In an effort to keep consumers constantly informed about the safety of the vehicles they drive, the Insurance Institute for Highway Safety (“IIHS”) puts several models of popular cars, trucks, and vans through a series of simulated collisions every year and then ranks the vehicles based upon their performances. A vehicle’s ability to withstand an impact, its design related to the passenger compartment, and suspected injuries to occupants inside are just some of the areas reviewed during IIHS testing.
Recently, IIHS released data from several large pickup trucks that underwent a small overlap front crash test. The small overlap front crash test involves a vehicle striking a fixed object in a head-on manner but with the object off-center from the vehicle. It is designed to simulate a situation where a car leaves the road and strikes a pole or a tree or the event where a second vehicle crosses a center line and collides head-on with a first car in a striking or glancing blow.
Unfortunately, the results of the testing are something less than positive.
Several trucks were selected among 2016 models and for those that were tested, both crew cab styles and extended cab styles were used. Crew cabs have four full-sized doors and two full rows of seating while extended cabs have two full-sized doors and two small door with one full row of seating and a second, compact row of seating. Ranking possibilities include Good, Acceptable, Marginal, and Poor.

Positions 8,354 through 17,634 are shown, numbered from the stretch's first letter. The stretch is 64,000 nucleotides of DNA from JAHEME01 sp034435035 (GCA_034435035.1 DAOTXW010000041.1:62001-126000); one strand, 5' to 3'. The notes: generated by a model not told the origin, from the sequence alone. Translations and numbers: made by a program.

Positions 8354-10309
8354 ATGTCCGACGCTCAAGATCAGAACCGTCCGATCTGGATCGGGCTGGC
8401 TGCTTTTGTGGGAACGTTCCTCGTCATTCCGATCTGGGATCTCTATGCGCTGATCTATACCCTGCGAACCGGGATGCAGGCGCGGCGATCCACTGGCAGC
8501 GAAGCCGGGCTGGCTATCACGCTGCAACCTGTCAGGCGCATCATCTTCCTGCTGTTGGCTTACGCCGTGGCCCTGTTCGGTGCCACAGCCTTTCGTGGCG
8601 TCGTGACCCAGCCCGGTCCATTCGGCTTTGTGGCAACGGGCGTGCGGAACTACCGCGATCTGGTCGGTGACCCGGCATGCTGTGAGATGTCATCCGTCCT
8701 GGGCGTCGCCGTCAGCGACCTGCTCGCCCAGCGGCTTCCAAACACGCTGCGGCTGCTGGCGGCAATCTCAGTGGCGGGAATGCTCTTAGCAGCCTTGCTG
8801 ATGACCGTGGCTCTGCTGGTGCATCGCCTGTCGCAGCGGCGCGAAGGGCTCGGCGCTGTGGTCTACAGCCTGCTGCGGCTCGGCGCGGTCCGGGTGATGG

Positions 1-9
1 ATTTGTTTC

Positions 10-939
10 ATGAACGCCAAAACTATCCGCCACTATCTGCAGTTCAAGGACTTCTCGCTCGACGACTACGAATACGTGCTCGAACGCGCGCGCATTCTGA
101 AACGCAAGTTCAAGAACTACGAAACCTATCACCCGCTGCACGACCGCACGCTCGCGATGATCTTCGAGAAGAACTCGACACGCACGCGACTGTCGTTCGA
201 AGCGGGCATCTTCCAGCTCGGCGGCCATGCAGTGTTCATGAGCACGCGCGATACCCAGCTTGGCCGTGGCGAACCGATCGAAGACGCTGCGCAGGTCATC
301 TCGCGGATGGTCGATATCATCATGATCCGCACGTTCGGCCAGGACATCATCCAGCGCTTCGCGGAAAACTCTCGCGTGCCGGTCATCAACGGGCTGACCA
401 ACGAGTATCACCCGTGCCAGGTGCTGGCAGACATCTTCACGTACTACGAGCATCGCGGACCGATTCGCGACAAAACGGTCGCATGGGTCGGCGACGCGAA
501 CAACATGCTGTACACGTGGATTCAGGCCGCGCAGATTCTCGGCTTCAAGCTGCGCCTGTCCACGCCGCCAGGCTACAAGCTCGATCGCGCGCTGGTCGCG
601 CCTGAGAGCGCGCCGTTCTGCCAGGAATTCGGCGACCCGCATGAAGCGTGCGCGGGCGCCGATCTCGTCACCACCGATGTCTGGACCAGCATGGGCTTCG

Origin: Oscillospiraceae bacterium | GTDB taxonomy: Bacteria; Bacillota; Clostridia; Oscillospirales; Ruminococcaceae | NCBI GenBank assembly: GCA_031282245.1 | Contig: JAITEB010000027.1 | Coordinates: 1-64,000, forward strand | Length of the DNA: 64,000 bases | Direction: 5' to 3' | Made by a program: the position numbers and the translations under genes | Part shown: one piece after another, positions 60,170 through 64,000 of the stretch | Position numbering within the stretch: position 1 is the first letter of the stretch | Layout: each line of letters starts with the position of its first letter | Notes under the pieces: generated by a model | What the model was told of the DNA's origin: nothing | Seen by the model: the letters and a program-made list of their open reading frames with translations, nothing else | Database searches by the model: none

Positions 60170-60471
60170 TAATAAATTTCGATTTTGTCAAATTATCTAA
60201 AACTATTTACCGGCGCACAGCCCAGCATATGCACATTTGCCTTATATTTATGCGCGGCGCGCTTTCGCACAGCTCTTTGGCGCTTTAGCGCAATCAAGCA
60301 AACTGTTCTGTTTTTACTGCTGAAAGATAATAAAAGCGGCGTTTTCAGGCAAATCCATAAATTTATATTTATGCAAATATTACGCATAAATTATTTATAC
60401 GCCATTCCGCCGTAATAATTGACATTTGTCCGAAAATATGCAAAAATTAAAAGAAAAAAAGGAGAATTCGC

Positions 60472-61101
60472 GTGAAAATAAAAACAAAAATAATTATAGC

The Ford F-150 SuperCab was the only tested pickup truck to receive a Good overall rating. In fact, it received a Good rating in all tested categories including structure, restraints & kinematics, and dummy injury measurements to the head and neck, chest, hip and thigh, and lower leg and foot.
The Chevrolet Silverado 1500 Double Cab, the GMC Sierra 1500 Double Cab, and the Toyota Tundra Double Cab all received Acceptable overall ratings. Though all trucks tested well in many categories, these three models received a Poor rating for lower leg and foot injuries to the dummies and an Acceptable rating for their structures.
The Chevrolet Silverado 1500 Crew Cab, GMC Sierra 1500 Crew Cab, Toyota Tundra CrewMax, Ram 1500 Quad Cab, and Ram 1500 Crew Cab all received Marginal overall ratings and all had Marginal or Poor structural ratings. All also received Poor ratings for injuries to the lower leg and foot among the dummies.
Often, consumers do not pay a lot of attention to safety differences when they are looking at a new or used car to purchase. Some believe that all cars on the road are essentially the same and that price and driver preference should determine what you buy. Yet as illustrated by this round of IIHS testing, the selection of a vehicle may be critically important if you or your loved one finds themselves involved in a car accident or other traffic crash as some cars, trucks, and vans do a better job protecting occupants than others.
If you live in Chicago and you need a new vehicle, consider reviewing the available safety data for the make and model you are considering. Though your actions behind the wheel will go a long way to protect your safety, you may still find yourself the victim of a collision if another motorist near you makes a mistake while driving, and therefore it is always a good idea to drive or ride in a vehicle that is as safe as possible.
Prior Blog Entry:
Put Down the Phone: April is National Distracting Driving Awareness Month, Chicago Personal Injury Lawyer Blog, published April 26, 2016.
TOUGH TEST FOR PICKUPS, Ford F-150 nabs lone good rating for small overlap protection, Insurance Institute for Highway Safety, published April 12, 2016.